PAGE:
Churchill, with "Top Girls" being revived at the Aldwych Theatre
in the West End and "Far Away" scheduled to open in New York, wouldn't
mind being called "The Mother of Us All." If it hadn't been for
"Top Girls" in 1982, women playwrights would have had
a more arduous road in reaching the recognition they are now awarded
as a matter of course. How do I know? In 1981 the World Book Year
Book fired me from my post as theater reporter for daring to devote
my yearly roundup to women playwrights and especially to Beth Henley
and her play "Crimes of the Heart" (which later won the Pulitzer
Prize.) "Crimes" had a difficult journey to Broadway via the Actors
Theater in Louisville, Kentucky, and a Manhattan Theater Club production
off-Broadway. The Year Book substituted a more "suitable" article,
which I never bothered to read.
Born in London September 3, 1938, Caryl Churchill is
the daughter of a political cartoonist for the Daily Mail and a
model and part-time actress. When she was still a child, her parents
moved to Montreal, Canada, where she received her early education,
returning to England in the late fifties to study English at Oxford
University. There in 1961 she met and later married David Harter,
a lawyer. They have three sons.
Encouraged by winning first prize at a student drama
contest, she continued writing and by the seventies had seen her
plays staged, including "Owners" in 1972 and "Objections to Sex
and Violence" in 1975. The Royal Court Theatre in London invited
her to become their resident dramatist, and in 1976, Court director
Max Stafford-Clark staged her play "A Light Shining in Buckinghamshire,"
set in the time of Oliver Cromwell.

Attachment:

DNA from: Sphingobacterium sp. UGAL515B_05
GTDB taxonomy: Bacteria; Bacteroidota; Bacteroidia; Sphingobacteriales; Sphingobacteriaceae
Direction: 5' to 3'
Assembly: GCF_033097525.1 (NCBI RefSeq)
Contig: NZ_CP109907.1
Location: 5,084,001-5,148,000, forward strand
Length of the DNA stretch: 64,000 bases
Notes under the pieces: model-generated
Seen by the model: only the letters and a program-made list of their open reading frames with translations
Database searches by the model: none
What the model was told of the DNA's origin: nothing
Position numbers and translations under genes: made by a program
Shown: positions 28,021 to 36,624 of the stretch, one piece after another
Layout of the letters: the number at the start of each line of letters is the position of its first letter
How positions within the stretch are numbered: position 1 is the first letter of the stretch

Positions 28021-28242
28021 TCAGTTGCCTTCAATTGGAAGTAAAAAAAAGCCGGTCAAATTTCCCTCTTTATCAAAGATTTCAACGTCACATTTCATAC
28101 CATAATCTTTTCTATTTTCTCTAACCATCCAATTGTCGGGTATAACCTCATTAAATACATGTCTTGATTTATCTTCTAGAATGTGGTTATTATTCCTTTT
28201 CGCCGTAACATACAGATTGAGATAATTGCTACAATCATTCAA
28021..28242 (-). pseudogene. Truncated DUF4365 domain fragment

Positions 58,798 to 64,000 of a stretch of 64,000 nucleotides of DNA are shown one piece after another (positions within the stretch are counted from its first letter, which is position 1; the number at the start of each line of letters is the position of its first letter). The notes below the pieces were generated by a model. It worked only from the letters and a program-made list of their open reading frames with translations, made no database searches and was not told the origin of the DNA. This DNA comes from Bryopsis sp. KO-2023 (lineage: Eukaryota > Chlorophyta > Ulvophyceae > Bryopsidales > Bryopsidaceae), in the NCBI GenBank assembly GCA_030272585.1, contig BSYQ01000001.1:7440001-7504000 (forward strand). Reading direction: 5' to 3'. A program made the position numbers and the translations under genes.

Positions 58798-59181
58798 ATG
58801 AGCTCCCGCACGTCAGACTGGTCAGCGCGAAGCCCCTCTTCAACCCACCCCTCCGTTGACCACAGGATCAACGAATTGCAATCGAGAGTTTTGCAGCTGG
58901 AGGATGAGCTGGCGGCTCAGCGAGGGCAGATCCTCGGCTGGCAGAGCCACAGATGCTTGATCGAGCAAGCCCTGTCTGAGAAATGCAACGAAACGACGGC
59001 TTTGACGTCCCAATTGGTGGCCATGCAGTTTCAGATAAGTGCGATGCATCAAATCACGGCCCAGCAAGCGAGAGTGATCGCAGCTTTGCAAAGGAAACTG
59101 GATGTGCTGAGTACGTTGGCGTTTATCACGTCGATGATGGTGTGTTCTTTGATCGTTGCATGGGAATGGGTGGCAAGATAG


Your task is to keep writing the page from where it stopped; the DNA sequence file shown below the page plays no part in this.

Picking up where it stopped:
In 1979, he staged Churchill's "Cloud Nine," written
in a non-realistic style she invented and which has become characteristic
of her plays. It was the first work for which she gained international
attention. Its characters include Queen Victoria and Florence Nightingale,
and begins in Victorian Africa and ends in modern Britain. Using
cross-dressing, with men playing the women's parts and vice versa,
Churchill explores sexual totems and taboos as well as imperialism.
years later in 1981, "Top Girls" added to Churchill's fame. Again
using characters from history as well as myth, it begins with a
restaurant dinner party hosted by Marlene to celebrate her promotion
to manager at the Top Girls recruitment agency. The women include
Pope Joan (who was sacked from office when giving birth revealed
she was not a man, and therefore unfit to be Pope), and Patient
Griselda, who in Chaucer's tale undergoes with patience such hardships
and humiliations as giving up her children and her home and being
sent away by her husband - who instructs her to make preparations
for him to remarry. She is 'rewarded' when he reinstates her as
his wife. There are also a Chinese concubine and a Victorian traveler.
All of the women have suffered from male domination and won in the
In the second and third acts, written realistically,
Marlene is seen interviewing women for top jobs, to determine if
they have the right stuff to do a man's job, and then, in her lower-class
home in East Anglia, in a confrontation with her sister, who has
had to raise Marlene's daughter, a dull girl with little hope of
succeeding on her mother's terms.
"Serious Money," which followed, satirizes the greedy
excesses of investment bankers and money managers. Far from offending
the men she is satirizing, they flocked to and enjoyed the play.
The versatile playwright also has written an anti-capitalism drama
in verse, and collaborated with the Second Stride company on a dance
work titled "Hotel," in which words, music, and dance combine to
depict the lives of people away from home. "Fen" is a drama about
the bleak lives of women agricultural laborers in the fens of East
Anglia, and "Mad Forest" is a documentary-like work about a village
and its way of life in Romania.
Her recent work "Blue Heart" explores new directions
in language to portray the emotions of family members as they live
their everyday lives. In the first of two short plays, a man cheats
elderly women by pretending to be the son each of them has adopted;
to suggest evasiveness, Churchill substitutes the words "blue" and
"kettle" for verbs and nouns. In the second short work, a suburban
family repeat their lines again and again as they interrupt themselves
and are then interrupted by a series of strange callers, including
an SS soldier, an ostrich, and three terrorists.
Commenting on Ms. Churchill's versatility and imagination,
director Max Stafford-Clark says, "she asks you to do things you
haven't done before. She reinvents herself every time."